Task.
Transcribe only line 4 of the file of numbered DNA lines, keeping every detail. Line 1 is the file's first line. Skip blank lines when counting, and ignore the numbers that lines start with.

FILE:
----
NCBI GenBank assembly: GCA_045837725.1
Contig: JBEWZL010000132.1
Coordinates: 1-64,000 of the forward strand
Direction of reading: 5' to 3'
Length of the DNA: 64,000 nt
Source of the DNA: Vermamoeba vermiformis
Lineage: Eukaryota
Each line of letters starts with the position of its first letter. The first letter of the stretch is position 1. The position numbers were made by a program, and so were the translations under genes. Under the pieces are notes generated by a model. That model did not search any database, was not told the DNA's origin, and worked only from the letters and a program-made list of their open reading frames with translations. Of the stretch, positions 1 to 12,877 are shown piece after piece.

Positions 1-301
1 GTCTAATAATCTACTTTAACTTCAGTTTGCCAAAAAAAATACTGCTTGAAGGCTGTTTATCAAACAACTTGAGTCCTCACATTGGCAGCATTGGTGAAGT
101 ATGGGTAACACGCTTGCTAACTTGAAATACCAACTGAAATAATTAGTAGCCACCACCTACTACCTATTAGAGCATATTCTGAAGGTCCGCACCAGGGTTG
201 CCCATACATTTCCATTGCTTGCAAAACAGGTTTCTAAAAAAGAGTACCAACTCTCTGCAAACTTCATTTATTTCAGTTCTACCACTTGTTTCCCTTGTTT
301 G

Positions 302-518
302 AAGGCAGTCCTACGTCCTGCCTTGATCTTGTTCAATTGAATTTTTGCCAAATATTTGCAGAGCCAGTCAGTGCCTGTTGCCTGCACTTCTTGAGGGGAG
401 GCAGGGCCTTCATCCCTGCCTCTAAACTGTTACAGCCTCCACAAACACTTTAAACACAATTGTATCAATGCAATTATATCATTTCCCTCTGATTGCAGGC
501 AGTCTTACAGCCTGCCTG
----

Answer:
Direction of reading: 5' to 3'